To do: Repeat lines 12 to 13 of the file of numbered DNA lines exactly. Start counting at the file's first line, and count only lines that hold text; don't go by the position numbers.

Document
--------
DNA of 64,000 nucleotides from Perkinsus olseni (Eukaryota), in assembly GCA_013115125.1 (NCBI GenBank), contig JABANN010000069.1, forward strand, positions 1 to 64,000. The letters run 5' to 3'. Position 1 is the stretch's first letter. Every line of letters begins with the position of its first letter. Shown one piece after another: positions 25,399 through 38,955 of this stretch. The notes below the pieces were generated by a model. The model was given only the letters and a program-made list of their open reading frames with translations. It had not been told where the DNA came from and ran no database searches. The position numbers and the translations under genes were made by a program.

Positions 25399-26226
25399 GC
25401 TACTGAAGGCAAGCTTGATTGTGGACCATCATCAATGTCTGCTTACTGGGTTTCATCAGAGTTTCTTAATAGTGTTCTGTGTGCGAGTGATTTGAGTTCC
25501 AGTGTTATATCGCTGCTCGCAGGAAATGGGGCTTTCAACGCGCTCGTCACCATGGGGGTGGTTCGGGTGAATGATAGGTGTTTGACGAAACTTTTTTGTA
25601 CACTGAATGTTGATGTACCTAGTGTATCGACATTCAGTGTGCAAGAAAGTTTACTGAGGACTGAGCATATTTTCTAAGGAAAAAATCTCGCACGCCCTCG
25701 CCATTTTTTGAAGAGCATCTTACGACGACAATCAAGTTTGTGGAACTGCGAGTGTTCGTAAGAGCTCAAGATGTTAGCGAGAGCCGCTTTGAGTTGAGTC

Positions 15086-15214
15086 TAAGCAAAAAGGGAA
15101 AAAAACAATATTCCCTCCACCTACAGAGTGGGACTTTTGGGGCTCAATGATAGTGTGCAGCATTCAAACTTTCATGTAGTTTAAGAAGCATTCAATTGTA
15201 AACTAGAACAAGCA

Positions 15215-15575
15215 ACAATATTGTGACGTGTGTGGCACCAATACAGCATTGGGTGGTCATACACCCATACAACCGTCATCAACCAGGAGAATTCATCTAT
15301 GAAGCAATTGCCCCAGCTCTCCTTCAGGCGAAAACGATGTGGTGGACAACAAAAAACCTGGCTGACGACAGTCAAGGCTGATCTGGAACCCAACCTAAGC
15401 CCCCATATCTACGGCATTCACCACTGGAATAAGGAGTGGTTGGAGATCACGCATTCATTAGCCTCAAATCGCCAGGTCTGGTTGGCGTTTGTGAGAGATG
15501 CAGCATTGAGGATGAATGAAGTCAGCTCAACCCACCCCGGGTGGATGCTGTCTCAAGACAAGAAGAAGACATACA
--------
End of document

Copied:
Positions 15215-15575
15215 ACAATATTGTGACGTGTGTGGCACCAATACAGCATTGGGTGGTCATACACCCATACAACCGTCATCAACCAGGAGAATTCATCTAT